One thing Cody is definitely right about: if you have been anything but long and strong, you've been wrong (investing wise). From a trader's perspective, fighting the tape is always a losing battle. The trend remains up, momentum is positive, seasonal strength is upon us, and the bears and shorts have been vanquished.
But is that a Reality Check? Is accepting the Wall Street and Mutual Fund Buy & Hold sales pitch all that real? Do we really take Government Statistics at face -- and call that a true gauge of reality? Has our reality simply become the 200 day moving average of the markets?
Take today's benign CPI data. Futures exploded on the release, and given this is the 2006's last quadruple witch, the bias will be strongly to the upside (although we should expect a lot of volatility in individual names). The best short term advice remains: Don't Fight the Tape!
But the official data continues to be at odds with reality (not that Traders care a whit about that). The CPI release claims there is almost no inflation, with core CPI up 2.6% (consensus was for 2.7%). But consider what the BLS told us today:
• Food prices fell, as orange juice went to record highs, and corn is up 70% since August, while wheat is near 10 yr highs.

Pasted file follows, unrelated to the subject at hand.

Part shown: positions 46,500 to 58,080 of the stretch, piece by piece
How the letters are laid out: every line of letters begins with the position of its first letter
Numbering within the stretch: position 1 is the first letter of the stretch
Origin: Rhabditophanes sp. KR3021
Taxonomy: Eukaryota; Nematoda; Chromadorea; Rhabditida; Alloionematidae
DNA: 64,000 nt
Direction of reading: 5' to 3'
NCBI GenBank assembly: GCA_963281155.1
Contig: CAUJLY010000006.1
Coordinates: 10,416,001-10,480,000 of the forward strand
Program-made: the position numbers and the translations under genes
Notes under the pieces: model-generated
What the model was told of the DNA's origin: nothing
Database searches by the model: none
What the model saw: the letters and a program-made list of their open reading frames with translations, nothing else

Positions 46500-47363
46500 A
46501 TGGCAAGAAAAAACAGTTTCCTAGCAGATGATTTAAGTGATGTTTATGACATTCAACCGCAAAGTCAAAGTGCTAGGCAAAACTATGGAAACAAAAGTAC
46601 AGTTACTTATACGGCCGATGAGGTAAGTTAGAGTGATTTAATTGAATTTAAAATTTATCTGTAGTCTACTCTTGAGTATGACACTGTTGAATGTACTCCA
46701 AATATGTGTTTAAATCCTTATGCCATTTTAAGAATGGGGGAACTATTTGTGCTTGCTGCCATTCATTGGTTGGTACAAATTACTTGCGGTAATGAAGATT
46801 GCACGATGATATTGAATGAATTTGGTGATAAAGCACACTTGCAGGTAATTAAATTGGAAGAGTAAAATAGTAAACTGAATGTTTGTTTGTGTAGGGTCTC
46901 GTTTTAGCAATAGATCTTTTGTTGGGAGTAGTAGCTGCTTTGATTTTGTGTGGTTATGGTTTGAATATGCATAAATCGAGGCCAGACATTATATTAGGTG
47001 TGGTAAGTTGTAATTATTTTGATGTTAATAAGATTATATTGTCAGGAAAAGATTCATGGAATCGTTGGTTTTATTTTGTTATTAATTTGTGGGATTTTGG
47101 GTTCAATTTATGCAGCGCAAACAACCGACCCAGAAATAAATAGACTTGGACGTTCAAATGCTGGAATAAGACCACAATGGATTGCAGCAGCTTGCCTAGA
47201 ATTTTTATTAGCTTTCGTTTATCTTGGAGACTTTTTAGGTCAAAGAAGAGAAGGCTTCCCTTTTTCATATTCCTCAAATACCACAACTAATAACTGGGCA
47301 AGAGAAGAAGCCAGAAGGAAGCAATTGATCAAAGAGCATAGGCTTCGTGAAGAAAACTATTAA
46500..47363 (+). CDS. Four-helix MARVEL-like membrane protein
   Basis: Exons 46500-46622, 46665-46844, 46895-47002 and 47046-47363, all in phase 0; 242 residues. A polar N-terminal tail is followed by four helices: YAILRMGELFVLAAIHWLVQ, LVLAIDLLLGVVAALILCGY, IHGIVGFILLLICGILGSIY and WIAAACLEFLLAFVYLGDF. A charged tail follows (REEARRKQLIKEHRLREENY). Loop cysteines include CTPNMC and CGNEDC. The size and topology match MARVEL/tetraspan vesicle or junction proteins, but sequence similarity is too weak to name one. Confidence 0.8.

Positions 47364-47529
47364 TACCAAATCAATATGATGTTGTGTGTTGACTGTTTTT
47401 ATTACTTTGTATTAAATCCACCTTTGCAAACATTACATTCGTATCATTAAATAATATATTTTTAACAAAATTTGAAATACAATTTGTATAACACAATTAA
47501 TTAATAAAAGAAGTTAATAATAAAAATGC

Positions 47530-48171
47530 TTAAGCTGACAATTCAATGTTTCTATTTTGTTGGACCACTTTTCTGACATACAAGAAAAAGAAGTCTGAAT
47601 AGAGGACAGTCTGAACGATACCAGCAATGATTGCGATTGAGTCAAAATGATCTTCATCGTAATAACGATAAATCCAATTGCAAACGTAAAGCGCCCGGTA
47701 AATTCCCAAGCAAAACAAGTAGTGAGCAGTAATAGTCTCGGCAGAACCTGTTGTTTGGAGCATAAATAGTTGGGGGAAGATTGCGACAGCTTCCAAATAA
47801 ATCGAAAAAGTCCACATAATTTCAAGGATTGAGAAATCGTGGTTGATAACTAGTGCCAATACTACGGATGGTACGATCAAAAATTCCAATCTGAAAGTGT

• Medical care rose only 0.2% -- apparently, the recent 20% annual increase has been halted.
• Education prices went down 0.2% -- despite widely reported tuition increases -- primarily caused by a decline in long distance phone service prices (WTF?).
• Commodities ex-food and energy fell 0.4%, just as the CRB industrial metals index went to a record high.
Thanks to Peter Boockvar of Miller Tabak + Co for much of the data here
Bottom line remains that the headline numbers look great -- expect markets to respond positively -- but the reality check is this: these Government BLS numbers simply do not square with reality.
While Investors can recognize this, Traders have no choice but to "ignore reality" and go for the ride. A turret-bound buddy wrote me:
I don't care about the numbers, the economic data, whether Iraq is in a Civil war, if the President gets impeached, who controls congress, what a company does, whether we fall into a recession or if China buys Europe and turns it into a Disney theme park. My world is defined by what I see on my four 20 inch monitors in front of me. Everything else is noise.
That's what is driving the markets. And that's your reality check for the day.